Plug-In Hybrid Electric Vehicles Explained

The Model E plug-in hybrid (PHEV) runs on a combination of gasoline and electric power. Click on the car below to see its features.
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How plug-in hybrid electric vehicles work

The Model E plug-in hybrid (PHEV), like its non-plug-in hybrid (HEV) cousin, runs on a combination of gasoline and electric power. The major difference between the two is that the PHEV uses a larger battery that can be recharged by plugging into the electric grid.

The Model E PHEV combines the larger battery with a larger electric motor in a simple and cost effective series hybrid configuration to allow electric-only operation over significant distances, even at high speeds and hard accelerations.

PHEVs can also use the same sized electric motor as a HEV in the series/parallel configuration of the Model E HEV, avoiding all gasoline use in more moderate driving conditions.

A series-parallel plug-in hybrid has all the features of our Model E PHEV, but the engine can also directly drive the wheels on the highway, when it is more efficient. This adds cost and complexity, but can improve highway efficiency and is more likely to be used for plug-ins with smaller battery packs and lower all-electric range.

PHEVs can use the same battery technology as either conventional HEVs or battery electric vehicles (BEVs), with the choice coming down to cost-effectiveness and desired all-electric range.

Plug-in hybrid electric vehicle range on a full charge and full tank

The Model E PHEV is designed to provide up to 50 all-electric miles on a single charge under most weather conditions—enough to cover 50 to 70 percent of typical daily travel with nightly charging. It is also designed to deliver an additional 350 miles on a single half-sized tank of gasoline, so even without plugging in, range is not compromised. By comparison, the 2013 Chevy Volt PHEV, closest in design to a series plug-in hybrid, gets about 35 miles on electricity alone before operating on gasoline.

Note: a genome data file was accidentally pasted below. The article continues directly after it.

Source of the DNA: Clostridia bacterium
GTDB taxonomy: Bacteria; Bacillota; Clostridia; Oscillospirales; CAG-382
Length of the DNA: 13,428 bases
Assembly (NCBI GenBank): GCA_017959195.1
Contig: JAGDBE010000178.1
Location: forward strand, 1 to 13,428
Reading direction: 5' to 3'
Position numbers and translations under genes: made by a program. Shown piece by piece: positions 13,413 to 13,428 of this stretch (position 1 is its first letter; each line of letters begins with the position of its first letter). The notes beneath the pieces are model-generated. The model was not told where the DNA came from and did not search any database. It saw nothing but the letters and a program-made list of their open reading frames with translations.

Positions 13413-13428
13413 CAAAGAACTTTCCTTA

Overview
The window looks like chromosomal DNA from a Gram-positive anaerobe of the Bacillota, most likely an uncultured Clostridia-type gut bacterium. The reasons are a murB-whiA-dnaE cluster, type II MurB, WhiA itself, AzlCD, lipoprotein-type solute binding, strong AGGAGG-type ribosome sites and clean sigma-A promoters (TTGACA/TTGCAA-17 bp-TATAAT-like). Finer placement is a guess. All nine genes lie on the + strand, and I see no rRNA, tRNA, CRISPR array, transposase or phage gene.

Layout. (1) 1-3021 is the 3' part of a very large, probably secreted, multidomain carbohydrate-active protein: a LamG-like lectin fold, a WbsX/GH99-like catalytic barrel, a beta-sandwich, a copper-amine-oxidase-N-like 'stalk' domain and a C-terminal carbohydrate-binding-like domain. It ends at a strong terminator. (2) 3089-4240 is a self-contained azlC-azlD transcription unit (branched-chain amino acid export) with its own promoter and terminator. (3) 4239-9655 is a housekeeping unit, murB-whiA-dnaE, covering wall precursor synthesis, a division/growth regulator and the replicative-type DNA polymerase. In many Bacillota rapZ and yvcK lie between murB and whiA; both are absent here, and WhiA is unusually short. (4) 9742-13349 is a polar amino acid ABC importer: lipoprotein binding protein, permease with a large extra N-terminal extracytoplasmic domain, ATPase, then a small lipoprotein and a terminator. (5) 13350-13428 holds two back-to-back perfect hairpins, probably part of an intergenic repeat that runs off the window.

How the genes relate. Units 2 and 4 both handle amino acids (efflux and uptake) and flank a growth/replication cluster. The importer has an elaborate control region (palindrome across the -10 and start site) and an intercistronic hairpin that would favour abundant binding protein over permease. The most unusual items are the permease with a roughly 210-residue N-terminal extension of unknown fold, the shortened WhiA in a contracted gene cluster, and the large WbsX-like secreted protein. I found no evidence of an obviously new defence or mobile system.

Recharging a plug-in hybrid like the Model E PHEV is as simple as plugging it in to a charger on the wall in your garage or at a public charging station. The battery pack fully recharges in 10 hours or less when plugged in to a 120 volt, 20 amp circuit and 4 hours or less when plugged in to a 240 volt outlet—like those used for a clothes dryer—though some home wiring may need to be upgraded to at least 30 amps. Individual driving habits will impact the recharging time.

Environmental impacts of plug-in hybrid electric vehicles

The Model E PHEV can deliver significant reductions in smog-forming and global warming pollution, depending on the makeup of the electric grid where it is charged and how many miles are driven on electricity versus gasoline.

Plugging in every night to electricity from renewable resources can allow the environmental performance of the Model E PHEV to approach that of the BEV recharged from renewables.

Plugging in to a natural-gas fired electricity grid will ensure that the PHEV outperforms the Model E HEV, while relying on coal-fired electricity will guarantee a larger environmental footprint. Learn more about the environmental impacts of electric vehicles here (PDF).

See our FAQ for more information on the regional impact of PHEVs on the environment.

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